Brian shared a style of poetry called the Anaphora, with repeated lines. He pushed the children to apply real and imaginary content into their poems. He helped the children generate ideas and then edit and refine their poetry. His goal was to support each child to make a 5 line poem, they all generated much more work. I observed writing, reading, sharing, helping one another, public speaking, laughter and pure joy as the children created and shared their work. 

Tim worked in the studio over 4 days with the children to create 5 or so place settings – cups, plates, bowls, even forks and spoons were created.  The children took their lines of poetry and added the words from the poetry workshop along with images to each piece. Stories of travel and adventure, wove through their clay making experiences as Tim led the children forward in their pottery explorations.  

Children’s conversations:

  • “I know what you find in the magical misty woods!” “A smiling carrot.” 
  • “What do you do when you don’t know what to draw?” Tim “I make a mark and see where it takes me.” 
  • “You know what I have to say about this – It’s really hard but incredibly fun.”  

This week I observed a community of learners drive their learning forward. They advocated for what they needed, supported one another, weren’t afraid to ask questions and were giving and thoughtful hosts with our visiting artists. We saw the children at their best, staying focused for long 2 hours sessions in detailed work and generating work they were proud of. The power of visiting artists to inspire cannot be underestimated. In this safe environment where the children have learned to be themselves and own their ideas they were able to fly with the support of professionals who are passionate about sharing the magic of the process and their craft.  We as a staff learned alongside the children and were a community of learners together. 

To say thank you at the end of their visit the children encircled Brian on Tuesday and Tim on Thursday and sang to both visiting artists. This has officially been termed “Sweetlanded,” by Tim and it’s a pretty magical experience. When all the pieces have been fired we plan to have a special celebration of the work  at the Hope Library. Thank you Brian and Tim! and a note of thanks to Argy Nestor and the Maine Arts Leadership Initiative where this collaborative residency was hatched. It was a magical experience. 

BRIAN
At the close of my two days teaching at Sweetland Arts School, the 12 children with whom I’d been working asked me to sit in the center of a rug. Standing around me, they joined hands and began to sing. The song was new to them, so there were a few stops and starts, but they got there in the end. This is what they sang to me, twice:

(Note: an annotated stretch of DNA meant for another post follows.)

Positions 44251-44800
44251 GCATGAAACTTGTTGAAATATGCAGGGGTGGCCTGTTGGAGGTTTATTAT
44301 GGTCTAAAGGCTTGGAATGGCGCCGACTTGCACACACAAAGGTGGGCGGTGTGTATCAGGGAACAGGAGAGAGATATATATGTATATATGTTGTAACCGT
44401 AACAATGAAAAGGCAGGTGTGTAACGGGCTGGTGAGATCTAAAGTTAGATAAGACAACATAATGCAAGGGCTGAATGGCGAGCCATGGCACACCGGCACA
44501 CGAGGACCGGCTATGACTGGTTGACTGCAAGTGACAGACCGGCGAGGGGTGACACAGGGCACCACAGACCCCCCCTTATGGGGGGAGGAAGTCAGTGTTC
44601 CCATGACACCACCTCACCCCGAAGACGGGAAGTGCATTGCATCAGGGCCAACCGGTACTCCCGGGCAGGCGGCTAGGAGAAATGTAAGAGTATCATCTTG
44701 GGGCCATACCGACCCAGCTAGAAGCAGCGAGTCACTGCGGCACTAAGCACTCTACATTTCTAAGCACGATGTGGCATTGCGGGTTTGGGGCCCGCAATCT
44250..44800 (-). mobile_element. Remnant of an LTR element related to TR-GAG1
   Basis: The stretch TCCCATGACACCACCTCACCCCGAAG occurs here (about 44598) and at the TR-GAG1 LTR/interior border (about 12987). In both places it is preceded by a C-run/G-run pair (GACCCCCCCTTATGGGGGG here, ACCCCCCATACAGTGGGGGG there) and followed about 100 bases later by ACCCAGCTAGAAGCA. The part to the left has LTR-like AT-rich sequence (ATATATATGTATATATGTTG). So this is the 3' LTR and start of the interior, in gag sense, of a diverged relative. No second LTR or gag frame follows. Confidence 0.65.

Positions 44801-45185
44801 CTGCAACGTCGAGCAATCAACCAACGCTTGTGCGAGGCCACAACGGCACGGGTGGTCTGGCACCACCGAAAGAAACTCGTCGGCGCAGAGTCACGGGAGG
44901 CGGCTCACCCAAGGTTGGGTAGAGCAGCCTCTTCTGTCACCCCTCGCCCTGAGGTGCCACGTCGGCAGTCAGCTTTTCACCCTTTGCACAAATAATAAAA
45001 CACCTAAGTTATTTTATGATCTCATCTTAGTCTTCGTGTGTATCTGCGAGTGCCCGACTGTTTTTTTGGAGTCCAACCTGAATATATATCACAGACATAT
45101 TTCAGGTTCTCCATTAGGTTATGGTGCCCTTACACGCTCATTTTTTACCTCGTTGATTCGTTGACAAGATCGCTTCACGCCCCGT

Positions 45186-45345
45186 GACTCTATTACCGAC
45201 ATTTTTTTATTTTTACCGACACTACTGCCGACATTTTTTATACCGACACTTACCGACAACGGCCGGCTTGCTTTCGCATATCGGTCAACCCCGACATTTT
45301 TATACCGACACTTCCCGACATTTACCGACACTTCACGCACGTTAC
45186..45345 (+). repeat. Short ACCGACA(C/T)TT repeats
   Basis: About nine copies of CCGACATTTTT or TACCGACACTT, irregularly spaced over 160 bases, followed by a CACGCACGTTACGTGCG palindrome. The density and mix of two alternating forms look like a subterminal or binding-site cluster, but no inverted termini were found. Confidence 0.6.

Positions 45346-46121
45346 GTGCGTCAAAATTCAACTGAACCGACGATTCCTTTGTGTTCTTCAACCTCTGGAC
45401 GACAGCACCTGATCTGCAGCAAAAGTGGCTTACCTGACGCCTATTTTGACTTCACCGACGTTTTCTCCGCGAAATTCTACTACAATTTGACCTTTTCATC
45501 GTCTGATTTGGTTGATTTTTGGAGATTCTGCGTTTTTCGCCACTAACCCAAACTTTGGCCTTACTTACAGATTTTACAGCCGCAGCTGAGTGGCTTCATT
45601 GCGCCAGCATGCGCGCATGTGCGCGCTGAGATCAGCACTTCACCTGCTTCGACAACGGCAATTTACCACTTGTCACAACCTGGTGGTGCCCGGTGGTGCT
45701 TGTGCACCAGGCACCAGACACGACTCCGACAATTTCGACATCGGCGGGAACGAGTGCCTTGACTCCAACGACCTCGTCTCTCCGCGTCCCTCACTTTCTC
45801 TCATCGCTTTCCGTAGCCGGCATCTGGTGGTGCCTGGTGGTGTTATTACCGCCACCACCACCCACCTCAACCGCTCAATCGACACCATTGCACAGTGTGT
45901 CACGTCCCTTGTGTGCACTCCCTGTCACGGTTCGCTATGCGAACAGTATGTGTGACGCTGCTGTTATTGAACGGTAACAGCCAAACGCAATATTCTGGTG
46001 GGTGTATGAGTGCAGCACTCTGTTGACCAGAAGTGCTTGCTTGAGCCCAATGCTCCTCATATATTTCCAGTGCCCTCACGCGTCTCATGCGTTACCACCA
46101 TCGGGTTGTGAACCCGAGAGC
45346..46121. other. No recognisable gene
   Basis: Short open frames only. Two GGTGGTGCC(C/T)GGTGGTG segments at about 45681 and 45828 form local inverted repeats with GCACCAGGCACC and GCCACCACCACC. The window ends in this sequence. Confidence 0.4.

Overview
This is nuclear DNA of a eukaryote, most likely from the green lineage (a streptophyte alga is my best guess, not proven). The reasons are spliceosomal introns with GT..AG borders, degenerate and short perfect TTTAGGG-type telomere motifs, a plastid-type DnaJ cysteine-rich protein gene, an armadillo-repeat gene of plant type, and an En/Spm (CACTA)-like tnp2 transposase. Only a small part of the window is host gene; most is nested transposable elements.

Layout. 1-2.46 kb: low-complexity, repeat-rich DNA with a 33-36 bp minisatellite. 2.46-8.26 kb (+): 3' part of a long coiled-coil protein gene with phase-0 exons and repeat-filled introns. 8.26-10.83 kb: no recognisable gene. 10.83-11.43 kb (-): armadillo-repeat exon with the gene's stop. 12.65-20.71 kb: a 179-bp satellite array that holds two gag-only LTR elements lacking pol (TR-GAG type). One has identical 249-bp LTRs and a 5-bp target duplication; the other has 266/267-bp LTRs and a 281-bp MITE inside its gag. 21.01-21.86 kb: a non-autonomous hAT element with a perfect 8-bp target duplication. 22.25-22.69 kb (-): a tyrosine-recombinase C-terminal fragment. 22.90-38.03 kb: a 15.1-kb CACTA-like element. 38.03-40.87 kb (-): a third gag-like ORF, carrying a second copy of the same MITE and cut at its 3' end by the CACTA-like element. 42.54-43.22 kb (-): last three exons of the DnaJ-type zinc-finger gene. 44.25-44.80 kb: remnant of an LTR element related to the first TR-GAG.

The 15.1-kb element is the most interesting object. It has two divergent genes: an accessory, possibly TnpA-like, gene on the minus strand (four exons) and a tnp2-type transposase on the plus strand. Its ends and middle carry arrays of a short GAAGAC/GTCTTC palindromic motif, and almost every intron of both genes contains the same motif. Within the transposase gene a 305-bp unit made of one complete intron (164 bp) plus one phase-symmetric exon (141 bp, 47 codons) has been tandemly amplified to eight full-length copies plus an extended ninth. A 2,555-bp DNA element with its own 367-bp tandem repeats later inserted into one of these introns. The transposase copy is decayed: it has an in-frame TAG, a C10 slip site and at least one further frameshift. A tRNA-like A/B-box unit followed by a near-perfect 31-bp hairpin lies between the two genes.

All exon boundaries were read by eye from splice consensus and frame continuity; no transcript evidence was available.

In this circle deep peace

In this circle no fear

In this circle Great Happiness

In this circle safety.

This moment felt completely, beautifully appropriate for my experience on the residency. It wasn’t just that the song used anaphora (repeated phrases) to create its structure, which was the technique I had helped them learn for the poems they wrote with me. It was that, through their song and their spontaneous desire to give it to me, they were teaching me something, as they and their school had done all residency.

During the previous two days, I had sometimes felt the opposite of deep peace, great happiness, and safety: I had feared that my whole work at the school was going awry. I am not now sure why I felt this way, except that panic and a feeling of ineluctable disaster are often a part of a creative process. But by the students’ continued steady efforts, and I suppose mine too, things had turned out right in the end. Their poems collectively were funny, tender, deeply personal, wildly inventive, and above all wonderful to hear all read out one after another, as they had just done.

When I sat in the middle of their voices, I knew that they had given me this moment to teach me that I need not have feared: if you keep working, wisely and with good heart, your projects will succeed.

So what I will take away from this residency is a feeling of gratitude, not for what I taught, but for what I learned. I learned that a vision, to create a school where the arts are not peripheral but central, can be made to happen, by Lindsay and her husband Chris. I learned that children who are skillfully supported to trust their own decision-making and imaginations can invent the most marvelous things, such as the spontaneous class play involving sheep and blades of grass that was scripted and performed by the grade 1-3 group, to illustrate concepts of division and remainders, based on a poem they’d made about the number 17. I learned that there is more scope in my own teaching to allow students to make their own choices about how they grow their writing. And I learned a little, just a little, about what can be achieved if we step back, let go of control, and trust the kids, the process, and the art.